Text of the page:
Schwab pretends to be unhappy and mourns the supposed dilution of the experience while Davos is filled with private parties.
“We do not welcome them,” he once said. “They degrade what we do.”
But he does not complain about the accompanying perks.
Despite the forum’s status as a not-for-profit organization, Schwab and his wife, Hilde Schwab– the organization’s co-founder – has cleverly positioned itself to take advantage of the cash flow that moves through it. Audi has long served as the Forum’s exclusive shuttle partner and has used Davos as a showcase for its latest vehicles, while supplying Schwabs with cars at high discounts. The forum budget covers his globetrotting and catering and security services in his palatial home in the Cologny district of Geneva – Beverly Hills in Switzerland – where Schwab often hosts extravagant dinners.
Over the years, the Forum has spent almost 70 million Swiss francs (almost $ 80 million) on buying land in the area, including two plots that build a bridge between Schwab’s home and the Forum’s headquarters, making them cohesive. Even in the 1990s, when the forum employed only a few dozen staff, Schwab’s salary was tied to the salary of the UN Secretary-General, giving him about $ 400,000 a year.
But Schwab was not content with ordinary wealth. He confided in his nephew, Hans Schwab, with the construction of a number of for-profit companies that use the Forum as a venture capital fund.
His nephew had overseen the logistics of Forum events when, in the mid-1990s, he teamed up with a contractor to create a new company, Global Events Management, which raised Forum for half of the start-up capital. From the beginning, the new company has had a contract from Forum to manage all its events, an agreement worth several million dollars a year. Klaus Schwab was so delighted with the success of the business that he told Hans that he was entitled to 5 per cent. His nephew asked if he should draft a legal document making this official. His uncle waved him away. “We are family,” he said.
Klaus Schwab rejected repeated requests for an interview. According to a spokesman for the Forum, he was angry that interviews were given to other publications about his book, Stakeholder capitalism, had provided disappointing coverage. Through a spokesman, Schwab denied his nephew’s account. “Hans has been alienated from his family for many years,” Klaus Schwab said in a statement sent by the spokesman. “He has sought attention by making unfounded allegations.”
Schwab was aware that running a for-profit business on the side of a nonprofit could bring unwanted control from the authorities. Still, he was so proud of his entrepreneurial accomplishments that he pressured Erskine, the communications manager, to write about the event industry in the Forum’s annual report. When she refused, suggesting that this would constitute an admission that the forum was taking liberties with its nonprofit status, Schwab was not grateful for her advice.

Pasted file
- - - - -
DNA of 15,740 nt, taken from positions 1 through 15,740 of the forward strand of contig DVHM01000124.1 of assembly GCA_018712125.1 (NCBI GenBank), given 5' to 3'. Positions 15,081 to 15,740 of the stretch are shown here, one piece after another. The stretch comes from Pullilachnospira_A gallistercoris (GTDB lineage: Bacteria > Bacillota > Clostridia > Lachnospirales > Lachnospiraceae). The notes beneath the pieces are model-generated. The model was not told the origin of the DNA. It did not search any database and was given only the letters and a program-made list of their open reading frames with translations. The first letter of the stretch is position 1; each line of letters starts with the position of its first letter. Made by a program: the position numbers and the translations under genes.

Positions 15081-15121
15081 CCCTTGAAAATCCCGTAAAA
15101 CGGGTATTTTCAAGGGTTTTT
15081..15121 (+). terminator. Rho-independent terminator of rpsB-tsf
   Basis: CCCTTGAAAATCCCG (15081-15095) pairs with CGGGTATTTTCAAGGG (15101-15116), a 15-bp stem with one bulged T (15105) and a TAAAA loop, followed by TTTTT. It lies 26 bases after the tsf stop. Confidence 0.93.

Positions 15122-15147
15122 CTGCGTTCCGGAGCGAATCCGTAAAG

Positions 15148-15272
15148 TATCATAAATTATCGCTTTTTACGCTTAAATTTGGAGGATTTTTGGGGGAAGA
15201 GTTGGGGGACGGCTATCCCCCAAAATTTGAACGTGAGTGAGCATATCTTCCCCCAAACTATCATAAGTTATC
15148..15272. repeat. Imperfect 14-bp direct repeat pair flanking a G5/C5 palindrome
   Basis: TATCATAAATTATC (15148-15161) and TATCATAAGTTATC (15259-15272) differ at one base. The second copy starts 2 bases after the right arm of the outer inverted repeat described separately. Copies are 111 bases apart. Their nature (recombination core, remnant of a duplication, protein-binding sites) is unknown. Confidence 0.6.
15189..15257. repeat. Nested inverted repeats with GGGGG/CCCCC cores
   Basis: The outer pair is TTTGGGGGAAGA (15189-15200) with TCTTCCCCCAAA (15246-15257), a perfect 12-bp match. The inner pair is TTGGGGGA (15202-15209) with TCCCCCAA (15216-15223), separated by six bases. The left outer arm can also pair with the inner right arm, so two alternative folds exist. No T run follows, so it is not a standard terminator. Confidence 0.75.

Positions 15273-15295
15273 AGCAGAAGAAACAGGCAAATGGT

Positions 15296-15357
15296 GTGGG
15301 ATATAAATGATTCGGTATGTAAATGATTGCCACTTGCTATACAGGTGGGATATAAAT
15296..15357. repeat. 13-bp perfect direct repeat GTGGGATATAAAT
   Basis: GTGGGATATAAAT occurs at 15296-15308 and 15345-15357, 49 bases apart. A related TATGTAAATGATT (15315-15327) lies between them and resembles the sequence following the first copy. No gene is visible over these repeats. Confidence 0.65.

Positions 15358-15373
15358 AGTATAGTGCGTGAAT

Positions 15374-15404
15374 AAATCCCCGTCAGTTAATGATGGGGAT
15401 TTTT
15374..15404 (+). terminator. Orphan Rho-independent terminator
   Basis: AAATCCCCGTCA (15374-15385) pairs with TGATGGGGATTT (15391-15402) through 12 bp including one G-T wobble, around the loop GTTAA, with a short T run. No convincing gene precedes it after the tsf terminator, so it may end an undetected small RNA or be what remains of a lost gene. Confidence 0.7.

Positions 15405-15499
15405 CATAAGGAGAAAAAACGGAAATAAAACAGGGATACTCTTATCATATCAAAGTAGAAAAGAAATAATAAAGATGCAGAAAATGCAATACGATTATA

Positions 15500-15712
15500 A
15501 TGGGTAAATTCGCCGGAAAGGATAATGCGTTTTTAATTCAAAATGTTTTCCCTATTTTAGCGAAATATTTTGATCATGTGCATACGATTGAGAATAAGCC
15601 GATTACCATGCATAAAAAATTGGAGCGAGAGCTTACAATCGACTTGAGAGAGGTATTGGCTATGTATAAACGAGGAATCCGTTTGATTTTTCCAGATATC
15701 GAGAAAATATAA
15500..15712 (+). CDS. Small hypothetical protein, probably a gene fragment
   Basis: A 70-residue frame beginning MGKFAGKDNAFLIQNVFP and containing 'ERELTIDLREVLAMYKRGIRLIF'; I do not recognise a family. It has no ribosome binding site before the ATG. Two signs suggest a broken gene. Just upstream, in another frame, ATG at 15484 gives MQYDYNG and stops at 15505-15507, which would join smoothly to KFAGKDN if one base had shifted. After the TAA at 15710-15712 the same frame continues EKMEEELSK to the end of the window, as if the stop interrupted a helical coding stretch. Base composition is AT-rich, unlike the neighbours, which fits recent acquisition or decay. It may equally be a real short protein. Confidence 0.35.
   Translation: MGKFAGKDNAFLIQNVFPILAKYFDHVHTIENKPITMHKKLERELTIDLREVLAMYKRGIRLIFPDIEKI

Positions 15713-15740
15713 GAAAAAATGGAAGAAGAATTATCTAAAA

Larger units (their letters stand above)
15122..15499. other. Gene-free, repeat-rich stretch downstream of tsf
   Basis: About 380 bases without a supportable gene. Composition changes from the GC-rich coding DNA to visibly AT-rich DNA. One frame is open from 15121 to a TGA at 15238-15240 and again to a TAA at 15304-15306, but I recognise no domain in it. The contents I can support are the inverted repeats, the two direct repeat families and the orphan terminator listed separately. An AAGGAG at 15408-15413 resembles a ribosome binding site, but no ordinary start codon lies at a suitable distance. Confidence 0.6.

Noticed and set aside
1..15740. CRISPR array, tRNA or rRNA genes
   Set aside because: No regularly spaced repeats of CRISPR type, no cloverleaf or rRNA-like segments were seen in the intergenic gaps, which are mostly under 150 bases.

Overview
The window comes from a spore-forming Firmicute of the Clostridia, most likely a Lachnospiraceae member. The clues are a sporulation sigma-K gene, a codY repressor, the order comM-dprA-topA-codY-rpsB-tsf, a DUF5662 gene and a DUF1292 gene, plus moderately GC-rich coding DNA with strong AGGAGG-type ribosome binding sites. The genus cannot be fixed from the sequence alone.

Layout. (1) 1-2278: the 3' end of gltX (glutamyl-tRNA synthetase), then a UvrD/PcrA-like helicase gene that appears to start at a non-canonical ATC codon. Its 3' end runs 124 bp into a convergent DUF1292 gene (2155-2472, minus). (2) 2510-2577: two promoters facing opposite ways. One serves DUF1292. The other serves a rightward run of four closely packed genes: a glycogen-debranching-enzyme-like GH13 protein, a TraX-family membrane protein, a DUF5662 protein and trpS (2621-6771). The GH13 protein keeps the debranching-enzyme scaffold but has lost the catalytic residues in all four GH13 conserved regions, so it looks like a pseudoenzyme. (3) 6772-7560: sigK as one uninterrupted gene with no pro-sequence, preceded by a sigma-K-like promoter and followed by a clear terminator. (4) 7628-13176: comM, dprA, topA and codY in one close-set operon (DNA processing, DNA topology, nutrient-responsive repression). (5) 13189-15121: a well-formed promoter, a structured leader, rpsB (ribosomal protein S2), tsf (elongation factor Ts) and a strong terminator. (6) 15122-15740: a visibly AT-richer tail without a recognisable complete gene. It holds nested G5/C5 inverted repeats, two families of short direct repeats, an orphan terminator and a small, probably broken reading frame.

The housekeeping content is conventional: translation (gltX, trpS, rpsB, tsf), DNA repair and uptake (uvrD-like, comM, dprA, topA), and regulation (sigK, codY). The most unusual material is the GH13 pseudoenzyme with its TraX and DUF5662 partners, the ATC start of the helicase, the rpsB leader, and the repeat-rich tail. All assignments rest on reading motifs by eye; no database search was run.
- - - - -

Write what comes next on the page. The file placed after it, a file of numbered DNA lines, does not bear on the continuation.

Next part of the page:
“He was furious,” Erskine told me. “He sat me down and said, ‘Look, I want to be considered a businessman.’
Schwab soon sent his nephew to Boston to run his new crew – Advanced Video Communications, a startup that was building a video conferencing system. Following Schwab’s directive, Forum invested about $ 5 million in the company.
For two years, Hans Schwab oversaw the refining of the product while raising several funds. He negotiated a deal, after which a listed technology company, USWeb Corp., bought the video startup and handed over shares, valued at about $ 16 million.
The company raised Klaus Schwab to its board of directors while granting him stock options worth as much as $ 500,000. As USWeb’s shares rose in value, the Forum’s initial investment of $ 5 million became worth at least $ 20 million.
Just before the merger closed, Klaus Schwab called his nephew and demanded a last-minute change. The forum’s shares in Advanced Video Communications had been transferred to a new entity – the Schwab Foundation for Social Entrepreneurship. The fund was to receive the profits.
Hans Schwab was surprised. A last-minute change of ownership threatened to derail the transaction. But his uncle was steadfast.
“He said, ‘This has to be done right now,'” Hans Schwab told me. “I had never heard of the Schwab Foundation and I suddenly had to change all the contracts. I knew it was his little thing he was doing. Suddenly, in the last hour, he could see that there would be huge sums of money involved, the kind of money he had never seen before and he wanted to put it in a structure that he had 100 percent control over. ”
According to its website, the foundation promotes small businesses that address issues of social importance – expanding the reach of clean water and electricity in developing countries and creating opportunities for women. Where the money has gone is actually ignorant. Swiss authorities require minimal disclosure.
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